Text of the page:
The Baikal pulp mill, which pollutes the world’s largest and deepest freshwater lake, will “likely” be shut down, Russian Deputy Prime Minister Arkady Dvorkovich said on Friday.
“There’s been a lot of talk, a group is studying different options…[But] the Baikal factory will almost definitely be closed,” Dvorkovich said at a business summit in Nizhny Novgorod.
The authorities have finally started to engage environmentalists and the general public in considering the ecological repercussions of major industrial projects, Dvorkovich added.
But the government reserves the right to ignore environmental protests, he added.
The Baikal paper mill, opened in 1966, has been a longtime target of environmentalists, who claim it is doing untold damage to the Siberian lake, a UNESCO World Heritage Site and holds 20 percent of all the planet's unfrozen surface fresh water.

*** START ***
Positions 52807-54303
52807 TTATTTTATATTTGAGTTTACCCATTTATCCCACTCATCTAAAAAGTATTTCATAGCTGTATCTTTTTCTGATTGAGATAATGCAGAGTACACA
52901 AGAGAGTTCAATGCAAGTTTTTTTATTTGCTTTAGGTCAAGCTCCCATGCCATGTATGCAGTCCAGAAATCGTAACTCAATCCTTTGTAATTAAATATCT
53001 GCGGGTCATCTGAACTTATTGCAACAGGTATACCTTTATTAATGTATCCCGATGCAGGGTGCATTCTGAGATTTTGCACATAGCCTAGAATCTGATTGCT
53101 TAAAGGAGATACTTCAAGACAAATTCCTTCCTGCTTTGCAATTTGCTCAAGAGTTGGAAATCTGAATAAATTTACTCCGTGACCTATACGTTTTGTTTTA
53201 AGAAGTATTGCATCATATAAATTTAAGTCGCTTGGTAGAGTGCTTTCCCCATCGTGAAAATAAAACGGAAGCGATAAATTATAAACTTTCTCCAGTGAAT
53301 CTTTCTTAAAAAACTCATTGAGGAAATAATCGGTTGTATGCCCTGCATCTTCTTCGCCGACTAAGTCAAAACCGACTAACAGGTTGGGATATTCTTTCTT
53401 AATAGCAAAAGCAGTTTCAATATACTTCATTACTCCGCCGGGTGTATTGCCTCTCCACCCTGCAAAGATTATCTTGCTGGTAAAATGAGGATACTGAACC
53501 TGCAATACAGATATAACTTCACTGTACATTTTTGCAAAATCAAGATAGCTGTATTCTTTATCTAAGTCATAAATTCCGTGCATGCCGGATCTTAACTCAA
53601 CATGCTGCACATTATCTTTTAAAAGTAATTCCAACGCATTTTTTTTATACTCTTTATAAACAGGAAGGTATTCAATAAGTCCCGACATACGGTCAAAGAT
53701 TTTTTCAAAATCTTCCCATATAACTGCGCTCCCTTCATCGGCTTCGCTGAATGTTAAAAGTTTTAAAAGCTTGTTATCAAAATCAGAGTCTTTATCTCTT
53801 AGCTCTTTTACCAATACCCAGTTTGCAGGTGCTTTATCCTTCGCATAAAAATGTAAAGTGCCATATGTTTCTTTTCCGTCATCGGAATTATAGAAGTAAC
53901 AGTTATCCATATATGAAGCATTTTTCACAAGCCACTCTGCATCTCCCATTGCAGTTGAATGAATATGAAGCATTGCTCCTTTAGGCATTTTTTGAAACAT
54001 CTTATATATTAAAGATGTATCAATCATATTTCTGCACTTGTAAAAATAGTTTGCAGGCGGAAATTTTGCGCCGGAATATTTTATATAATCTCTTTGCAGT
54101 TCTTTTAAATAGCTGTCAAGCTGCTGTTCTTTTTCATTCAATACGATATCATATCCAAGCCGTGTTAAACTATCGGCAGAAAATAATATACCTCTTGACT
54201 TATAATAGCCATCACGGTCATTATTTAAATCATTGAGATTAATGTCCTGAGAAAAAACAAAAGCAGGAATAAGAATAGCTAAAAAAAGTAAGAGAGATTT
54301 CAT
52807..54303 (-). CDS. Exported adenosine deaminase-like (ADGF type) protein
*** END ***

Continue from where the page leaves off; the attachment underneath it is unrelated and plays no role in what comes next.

The debt-ridden mill has been struggling to keep afloat for years. It was shut down in 2008, but reopened in 2010 on the sanction of Vladimir Putin, then the Prime Minister.
The bankrupt plant, which owes 1.9 billion rubles ($61 million), ceased operating in August, but resumed work last week, denying reports of mass layoffs.
The mill, which is authorized to dump its wastewater into lake Baikal, was fined 51 million rubles ($1.6 million) for environmental pollution between 2009 and the first half of 2012.